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Left Foot Lends a Hand to Nisqually Tribe’s Garden


Left Foot and NIsqually Farm Crews

Left Foot at Nisqually Gardens

Left Foot Organics crew participated in their first “Crew Exchange” event last August.  Growers and Growing Partners, along with Left Foot Staff,  spent a day working in the fields at the Nisqually Gardens.  This event gave them the opportunity to see another garden with similarities to their work site and a chance to see something “new and different,” as Glenn (former LFO Grower) would say.  Left Foot Growers contributed their experienced hands to weeding thimbleberries and strawberries and received a tour from Carlin and Caitlin, the co-managers.  They saw Nisqually employees weeding weeds similar to those that we have on the farm and LFO crew members were able to apply their skills and knowledge to provide a service at Nisqually gardens.

In the vegetable garden, they could identify many of the crops growing — peas, beets, carrots, tomatoes, potatoes — because they help weed and harvest them at Left Foot.  Touring the medicinal plant garden, they learned about other uses of plants besides just eating them.  Michael, a grower, experienced it first-hand when he was bit by a mosquito.  Grace, a tribal member and garden employee, had him apply wormwood and a poultice of English plantain to his cheek to relieve the itching, and it worked.  Carlin described other activities the garden provides, such as making plant medicine and preserving food, which really interested Meru, another one of our growers.

Left Foot employees experienced appreciation and acknowledgment for their work as Carlin gifted each of each them with a tote bag.  Left Foot brought some plants to give to their garden, too.  Left Foot employees appreciated the opportunity to visit and experience a culture different from their own but one that has shared values of respect and inclusion.  Nisqually crew members came to Left Foot Organics on August 25th to complete the work exchange.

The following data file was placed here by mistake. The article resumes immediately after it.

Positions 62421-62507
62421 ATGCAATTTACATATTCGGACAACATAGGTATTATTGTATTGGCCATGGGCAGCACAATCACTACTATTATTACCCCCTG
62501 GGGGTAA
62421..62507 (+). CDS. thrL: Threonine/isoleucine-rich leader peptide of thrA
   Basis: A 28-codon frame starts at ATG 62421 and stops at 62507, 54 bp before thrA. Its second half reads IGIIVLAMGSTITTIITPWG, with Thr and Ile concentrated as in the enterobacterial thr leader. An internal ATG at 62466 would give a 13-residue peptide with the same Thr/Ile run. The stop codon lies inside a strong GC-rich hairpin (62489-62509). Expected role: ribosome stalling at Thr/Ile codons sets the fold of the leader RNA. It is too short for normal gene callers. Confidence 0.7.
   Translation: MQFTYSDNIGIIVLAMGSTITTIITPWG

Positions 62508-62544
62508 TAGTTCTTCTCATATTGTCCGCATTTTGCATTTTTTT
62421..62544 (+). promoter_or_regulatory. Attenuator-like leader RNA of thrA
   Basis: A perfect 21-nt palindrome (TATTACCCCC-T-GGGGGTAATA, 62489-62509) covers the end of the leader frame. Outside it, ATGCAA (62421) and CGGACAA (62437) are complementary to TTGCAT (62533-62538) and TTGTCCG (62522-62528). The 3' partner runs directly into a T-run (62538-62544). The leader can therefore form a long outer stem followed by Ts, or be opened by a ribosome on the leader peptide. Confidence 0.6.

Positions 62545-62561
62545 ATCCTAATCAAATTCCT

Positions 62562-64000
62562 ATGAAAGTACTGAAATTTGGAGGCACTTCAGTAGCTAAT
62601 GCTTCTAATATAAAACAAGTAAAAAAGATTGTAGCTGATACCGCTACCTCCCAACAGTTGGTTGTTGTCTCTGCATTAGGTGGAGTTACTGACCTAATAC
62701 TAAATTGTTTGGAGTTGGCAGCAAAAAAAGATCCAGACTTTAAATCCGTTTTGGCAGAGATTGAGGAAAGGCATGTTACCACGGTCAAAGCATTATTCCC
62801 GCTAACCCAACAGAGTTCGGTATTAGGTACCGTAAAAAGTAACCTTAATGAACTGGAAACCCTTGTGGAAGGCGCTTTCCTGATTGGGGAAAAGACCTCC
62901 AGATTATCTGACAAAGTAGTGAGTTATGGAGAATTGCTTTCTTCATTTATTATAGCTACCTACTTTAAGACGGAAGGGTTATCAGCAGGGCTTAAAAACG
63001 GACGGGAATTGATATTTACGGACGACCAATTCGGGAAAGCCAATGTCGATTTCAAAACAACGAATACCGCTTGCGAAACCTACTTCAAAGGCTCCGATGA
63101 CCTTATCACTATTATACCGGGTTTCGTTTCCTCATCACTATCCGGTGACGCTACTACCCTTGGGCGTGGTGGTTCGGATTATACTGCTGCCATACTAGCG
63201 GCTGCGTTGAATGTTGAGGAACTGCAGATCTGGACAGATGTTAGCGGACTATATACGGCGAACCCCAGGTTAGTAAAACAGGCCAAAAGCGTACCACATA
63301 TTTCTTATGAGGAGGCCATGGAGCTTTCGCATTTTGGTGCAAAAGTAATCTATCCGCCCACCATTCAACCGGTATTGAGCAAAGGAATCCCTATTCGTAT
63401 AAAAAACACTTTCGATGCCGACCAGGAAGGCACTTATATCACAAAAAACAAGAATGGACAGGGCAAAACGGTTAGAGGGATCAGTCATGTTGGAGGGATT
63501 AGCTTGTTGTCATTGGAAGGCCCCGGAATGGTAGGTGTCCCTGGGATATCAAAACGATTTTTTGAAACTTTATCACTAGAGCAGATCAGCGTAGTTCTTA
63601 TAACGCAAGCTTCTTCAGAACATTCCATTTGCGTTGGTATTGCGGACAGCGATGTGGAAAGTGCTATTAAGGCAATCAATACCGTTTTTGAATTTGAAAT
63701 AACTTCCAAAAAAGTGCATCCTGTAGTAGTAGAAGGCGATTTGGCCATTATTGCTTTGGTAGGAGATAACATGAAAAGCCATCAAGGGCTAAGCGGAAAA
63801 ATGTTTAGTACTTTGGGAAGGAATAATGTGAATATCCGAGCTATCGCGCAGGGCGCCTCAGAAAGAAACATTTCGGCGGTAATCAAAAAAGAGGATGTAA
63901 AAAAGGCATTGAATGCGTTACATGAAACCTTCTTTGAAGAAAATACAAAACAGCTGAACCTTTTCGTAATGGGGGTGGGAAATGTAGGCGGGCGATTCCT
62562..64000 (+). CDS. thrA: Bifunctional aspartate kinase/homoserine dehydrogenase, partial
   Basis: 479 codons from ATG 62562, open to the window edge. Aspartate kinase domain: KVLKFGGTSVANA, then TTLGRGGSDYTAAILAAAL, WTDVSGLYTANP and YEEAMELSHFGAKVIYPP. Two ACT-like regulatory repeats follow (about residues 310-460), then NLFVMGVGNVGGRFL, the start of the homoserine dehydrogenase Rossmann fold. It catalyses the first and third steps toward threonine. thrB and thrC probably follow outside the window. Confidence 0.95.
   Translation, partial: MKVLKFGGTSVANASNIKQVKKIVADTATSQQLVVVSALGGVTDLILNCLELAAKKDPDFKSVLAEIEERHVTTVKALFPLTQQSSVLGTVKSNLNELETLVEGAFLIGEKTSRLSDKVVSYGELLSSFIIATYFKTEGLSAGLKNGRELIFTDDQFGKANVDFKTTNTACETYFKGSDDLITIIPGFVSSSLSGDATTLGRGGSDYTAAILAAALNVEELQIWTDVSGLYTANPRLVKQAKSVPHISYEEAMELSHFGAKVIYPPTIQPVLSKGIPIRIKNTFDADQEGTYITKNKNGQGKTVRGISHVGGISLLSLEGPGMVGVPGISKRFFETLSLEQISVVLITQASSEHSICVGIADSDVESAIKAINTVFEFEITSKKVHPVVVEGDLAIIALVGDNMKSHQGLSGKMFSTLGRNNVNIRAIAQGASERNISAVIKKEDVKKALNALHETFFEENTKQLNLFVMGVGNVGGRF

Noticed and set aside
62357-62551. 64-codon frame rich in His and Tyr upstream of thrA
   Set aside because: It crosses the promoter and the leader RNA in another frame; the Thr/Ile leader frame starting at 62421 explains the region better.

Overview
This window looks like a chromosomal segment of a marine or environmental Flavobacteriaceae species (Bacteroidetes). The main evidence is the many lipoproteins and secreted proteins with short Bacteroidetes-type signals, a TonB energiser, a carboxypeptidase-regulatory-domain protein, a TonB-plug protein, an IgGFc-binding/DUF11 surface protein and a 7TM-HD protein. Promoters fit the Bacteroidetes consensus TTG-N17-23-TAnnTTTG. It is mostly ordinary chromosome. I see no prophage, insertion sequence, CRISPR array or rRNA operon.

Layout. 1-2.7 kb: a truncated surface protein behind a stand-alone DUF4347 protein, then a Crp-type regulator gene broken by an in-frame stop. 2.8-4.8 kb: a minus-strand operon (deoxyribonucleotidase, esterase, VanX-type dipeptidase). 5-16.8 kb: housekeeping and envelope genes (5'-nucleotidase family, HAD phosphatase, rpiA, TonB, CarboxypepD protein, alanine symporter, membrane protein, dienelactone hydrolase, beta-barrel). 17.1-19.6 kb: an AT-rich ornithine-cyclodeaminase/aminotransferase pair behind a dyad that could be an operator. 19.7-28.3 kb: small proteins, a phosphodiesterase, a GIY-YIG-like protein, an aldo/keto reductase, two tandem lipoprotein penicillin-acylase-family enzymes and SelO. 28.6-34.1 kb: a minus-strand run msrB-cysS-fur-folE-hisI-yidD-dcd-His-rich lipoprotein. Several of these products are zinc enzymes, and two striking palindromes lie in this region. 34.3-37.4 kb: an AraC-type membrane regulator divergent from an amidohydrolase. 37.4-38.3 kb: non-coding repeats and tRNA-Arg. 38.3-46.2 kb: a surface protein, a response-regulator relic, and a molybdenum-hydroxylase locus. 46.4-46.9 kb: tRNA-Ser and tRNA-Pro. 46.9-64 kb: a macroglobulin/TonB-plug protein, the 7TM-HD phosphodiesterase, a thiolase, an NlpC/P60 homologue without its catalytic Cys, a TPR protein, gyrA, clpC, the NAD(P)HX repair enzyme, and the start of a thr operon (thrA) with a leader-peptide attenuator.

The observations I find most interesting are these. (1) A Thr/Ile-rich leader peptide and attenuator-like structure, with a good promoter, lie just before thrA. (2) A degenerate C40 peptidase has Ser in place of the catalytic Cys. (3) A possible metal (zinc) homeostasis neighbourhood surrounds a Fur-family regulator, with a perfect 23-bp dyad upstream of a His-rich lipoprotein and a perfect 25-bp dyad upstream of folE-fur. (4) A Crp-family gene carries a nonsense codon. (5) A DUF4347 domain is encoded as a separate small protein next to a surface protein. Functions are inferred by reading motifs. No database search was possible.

Historical Reference  Farm Manager, Lydia Beth, worked for the tribe as a gardener before coming to Left Foot, growing food and native plants for the community under a two-year USDA grant.  Unfortunately, the project ended with the funding.  The tribal garden has since been reestablished on an old farm overlooking the Nisqually delta owned by the tribe.  This skwda?deb (Lushootseed for “gathering place”) provides employment for tribal members, distributes fresh food to the community, and creates a space for all people to garden and gather together.  Elders, families, work-release prisoners, and school groups all help to grow food and traditional medicinal plants at the garden.

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